If you want to compare values obtained from two different groups, and if the groups are independent of each other and the data are normally or lognormally distributed in each group, then a group t test can be used. Examples of such group comparisons include the following:
test scores for two third-grade classes, where one of the classes receives tutoring
fuel efficiency readings of two automobile nameplates, where each nameplate uses the same fuel
sunburn scores for two sunblock lotions, each applied to a different group of people
political attitude scores of males and females
In the following example, the golf scores for males and females in a physical education class are compared. The sample sizes from each population are equal, but this is not required for further analysis. The scores are thought to be approximately normally distributed within gender. The data are read by the following statements:
data scores; input Gender $ Score @@; datalines; f 75 f 76 f 80 f 77 f 80 f 77 f 73 m 82 m 80 m 85 m 85 m 78 m 87 m 82 ;
The dollar sign ($) following Gender
in the INPUT statement indicates that Gender
is a character variable. The trailing at signs (@@) enable the procedure to read more than one observation per line.
You can use a group t test to determine whether the mean golf score for the men in the class differs significantly from the mean score for the women. If you also suspect that the distributions of the golf scores of males and females have unequal variances, then you might want to specify the COCHRAN option in order to use the Cochran approximation (in addition to the Satterthwaite approximation, which is included by default). The following statements invoke PROC TTEST for the case of unequal variances, along with both types of confidence limits for the pooled standard deviation.
ods graphics on; proc ttest cochran ci=equal umpu; class Gender; var Score; run; ods graphics off;
The CLASS statement contains the variable that distinguishes the groups being compared, and the VAR statement specifies the response variable to be used in calculations. The COCHRAN option produces p-values for the unequal variance situation by using the Cochran and Cox (1950) approximation. Equal-tailed and uniformly most powerful unbiased (UMPU) confidence intervals for are requested by the CI= option. Output from these statements is displayed in Figure 106.4 through Figure 106.7.
Simple statistics for the two populations being compared, as well as for the difference of the means between the populations, are displayed in Figure 106.4. The Gender column indicates the population corresponding to the statistics in that row. The sample size (N), mean, standard deviation, standard error, and minimum and maximum values are displayed.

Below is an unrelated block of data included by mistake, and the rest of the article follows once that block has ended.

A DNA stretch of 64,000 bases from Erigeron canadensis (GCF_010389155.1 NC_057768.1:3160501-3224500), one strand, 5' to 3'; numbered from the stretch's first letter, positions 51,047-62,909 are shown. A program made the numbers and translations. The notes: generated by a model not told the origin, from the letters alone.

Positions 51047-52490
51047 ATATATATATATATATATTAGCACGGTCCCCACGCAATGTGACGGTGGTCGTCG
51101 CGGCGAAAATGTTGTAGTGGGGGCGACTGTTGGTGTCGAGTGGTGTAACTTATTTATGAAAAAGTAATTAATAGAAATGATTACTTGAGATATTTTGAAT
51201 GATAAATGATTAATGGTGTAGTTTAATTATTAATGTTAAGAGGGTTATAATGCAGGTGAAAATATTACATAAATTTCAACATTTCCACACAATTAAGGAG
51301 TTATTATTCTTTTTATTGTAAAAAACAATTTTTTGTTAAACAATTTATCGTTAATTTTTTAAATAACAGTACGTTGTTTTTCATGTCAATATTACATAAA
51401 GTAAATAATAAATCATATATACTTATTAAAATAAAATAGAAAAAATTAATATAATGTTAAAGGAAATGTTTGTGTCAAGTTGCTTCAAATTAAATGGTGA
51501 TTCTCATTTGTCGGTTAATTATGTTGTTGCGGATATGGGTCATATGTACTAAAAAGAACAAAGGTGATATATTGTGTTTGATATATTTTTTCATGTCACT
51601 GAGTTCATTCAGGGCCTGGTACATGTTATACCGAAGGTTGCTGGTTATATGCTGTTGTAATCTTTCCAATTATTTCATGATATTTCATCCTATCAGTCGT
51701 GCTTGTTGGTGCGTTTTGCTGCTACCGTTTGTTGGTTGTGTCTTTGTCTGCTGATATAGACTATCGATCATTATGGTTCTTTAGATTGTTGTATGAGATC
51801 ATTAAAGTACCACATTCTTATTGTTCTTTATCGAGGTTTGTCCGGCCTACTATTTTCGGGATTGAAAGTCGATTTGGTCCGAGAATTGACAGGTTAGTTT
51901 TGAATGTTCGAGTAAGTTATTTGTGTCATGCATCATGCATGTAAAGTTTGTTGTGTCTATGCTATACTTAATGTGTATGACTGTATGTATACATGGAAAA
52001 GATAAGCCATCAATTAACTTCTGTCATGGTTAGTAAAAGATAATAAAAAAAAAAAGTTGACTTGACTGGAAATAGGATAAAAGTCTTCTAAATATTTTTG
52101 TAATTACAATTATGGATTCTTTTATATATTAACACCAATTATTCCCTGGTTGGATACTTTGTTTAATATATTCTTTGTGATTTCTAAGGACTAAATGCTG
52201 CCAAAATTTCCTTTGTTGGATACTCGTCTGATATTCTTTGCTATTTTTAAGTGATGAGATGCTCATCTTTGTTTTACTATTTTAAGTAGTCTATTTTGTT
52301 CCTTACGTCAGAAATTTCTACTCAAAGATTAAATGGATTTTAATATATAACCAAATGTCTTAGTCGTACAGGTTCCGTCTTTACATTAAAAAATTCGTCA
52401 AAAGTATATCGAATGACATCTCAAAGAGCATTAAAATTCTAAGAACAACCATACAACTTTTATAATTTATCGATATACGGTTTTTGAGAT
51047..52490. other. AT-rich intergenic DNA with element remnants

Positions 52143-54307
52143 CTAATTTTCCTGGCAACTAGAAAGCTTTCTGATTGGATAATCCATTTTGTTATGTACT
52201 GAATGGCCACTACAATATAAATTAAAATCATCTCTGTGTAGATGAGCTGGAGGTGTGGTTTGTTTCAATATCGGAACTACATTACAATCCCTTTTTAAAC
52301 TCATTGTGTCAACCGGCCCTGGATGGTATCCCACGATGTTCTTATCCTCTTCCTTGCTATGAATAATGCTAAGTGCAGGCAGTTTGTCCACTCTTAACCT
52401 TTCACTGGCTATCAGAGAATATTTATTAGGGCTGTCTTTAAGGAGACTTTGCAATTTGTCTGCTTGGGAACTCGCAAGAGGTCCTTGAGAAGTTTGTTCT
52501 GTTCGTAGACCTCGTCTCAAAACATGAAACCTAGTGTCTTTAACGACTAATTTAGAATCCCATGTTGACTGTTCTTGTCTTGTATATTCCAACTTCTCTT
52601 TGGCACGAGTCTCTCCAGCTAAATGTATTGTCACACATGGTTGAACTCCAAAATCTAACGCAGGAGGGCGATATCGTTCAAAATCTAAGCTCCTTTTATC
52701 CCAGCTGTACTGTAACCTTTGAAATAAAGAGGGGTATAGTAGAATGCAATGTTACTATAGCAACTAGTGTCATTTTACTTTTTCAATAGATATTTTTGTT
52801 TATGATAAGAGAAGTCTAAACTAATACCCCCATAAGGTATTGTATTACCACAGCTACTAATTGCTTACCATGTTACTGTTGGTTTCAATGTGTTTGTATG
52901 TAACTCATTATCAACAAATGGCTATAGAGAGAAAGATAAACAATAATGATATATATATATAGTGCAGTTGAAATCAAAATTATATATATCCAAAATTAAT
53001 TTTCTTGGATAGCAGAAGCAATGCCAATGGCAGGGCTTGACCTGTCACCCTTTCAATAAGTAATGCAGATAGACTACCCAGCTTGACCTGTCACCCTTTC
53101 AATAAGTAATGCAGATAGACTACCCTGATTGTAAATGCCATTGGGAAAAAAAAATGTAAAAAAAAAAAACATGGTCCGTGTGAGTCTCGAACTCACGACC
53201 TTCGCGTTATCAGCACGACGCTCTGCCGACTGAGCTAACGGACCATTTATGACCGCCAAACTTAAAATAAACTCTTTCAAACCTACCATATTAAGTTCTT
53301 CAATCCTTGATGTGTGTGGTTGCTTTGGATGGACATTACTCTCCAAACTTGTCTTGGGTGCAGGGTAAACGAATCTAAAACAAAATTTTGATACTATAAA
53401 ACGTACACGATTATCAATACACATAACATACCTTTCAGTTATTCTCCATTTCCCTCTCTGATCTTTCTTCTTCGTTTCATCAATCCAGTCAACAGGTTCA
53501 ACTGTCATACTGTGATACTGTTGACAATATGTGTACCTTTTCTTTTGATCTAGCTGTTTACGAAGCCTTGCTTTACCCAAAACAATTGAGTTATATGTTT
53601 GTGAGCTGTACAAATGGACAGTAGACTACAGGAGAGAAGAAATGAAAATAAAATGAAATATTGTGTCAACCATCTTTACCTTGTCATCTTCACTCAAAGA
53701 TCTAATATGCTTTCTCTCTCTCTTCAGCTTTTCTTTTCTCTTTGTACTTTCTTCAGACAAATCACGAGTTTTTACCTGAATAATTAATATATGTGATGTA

Confidence limits for means and standard deviations are shown in Figure 106.5.
Figure 106.5: Simple Statistics
Gender | Method | Mean | 95% CL Mean | Std Dev | 95% CL Std Dev | 95% UMPU CL Std Dev | |||
---|---|---|---|---|---|---|---|---|---|
f | 76.8571 | 74.5036 | 79.2107 | 2.5448 | 1.6399 | 5.6039 | 1.5634 | 5.2219 | |
m | 82.7143 | 79.8036 | 85.6249 | 3.1472 | 2.0280 | 6.9303 | 1.9335 | 6.4579 | |
Diff (1-2) | Pooled | -5.8571 | -9.1902 | -2.5241 | 2.8619 | 2.0522 | 4.7242 | 2.0019 | 4.5727 |
Diff (1-2) | Satterthwaite | -5.8571 | -9.2064 | -2.5078 |
For the mean differences, both pooled (assuming equal variances for males and females) and Satterthwaite (assuming unequal variances) 95% intervals are shown. The confidence limits for the standard deviations are of the equal-tailed variety.
The test statistics, associated degrees of freedom, and p-values are displayed in Figure 106.6.
The Method column denotes which t test is being used for that row, and the Variances column indicates what assumption about variances is being made. The pooled test assumes that the two populations have equal variances and uses degrees of freedom , where and are the sample sizes for the two populations. The remaining two tests do not assume that the populations have equal variances. The Satterthwaite test uses the Satterthwaite approximation for degrees of freedom, while the Cochran test uses the Cochran and Cox approximation for the p-value. All three tests result in highly significant p-values, supporting the conclusion of a significant difference between males’ and females’ golf scores.
The "Equality of Variances" test in Figure 106.7 reveals insufficient evidence of unequal variances (the Folded F statistic = 1.53, with p = 0.6189).
The summary panel in Figure 106.8 shows comparative histograms, normal and kernel densities, and box plots, comparing the distribution of golf scores between genders.
The Q-Q plots in Figure 106.9 assess the normality assumption for each gender.
The plots for both males and females show no obvious deviations from normality. You can check the assumption of normality more rigorously by using PROC UNIVARIATE with the NORMAL option; if the assumption of normality is not reasonable, you should analyze the data with the nonparametric Wilcoxon rank sum test by using PROC NPAR1WAY.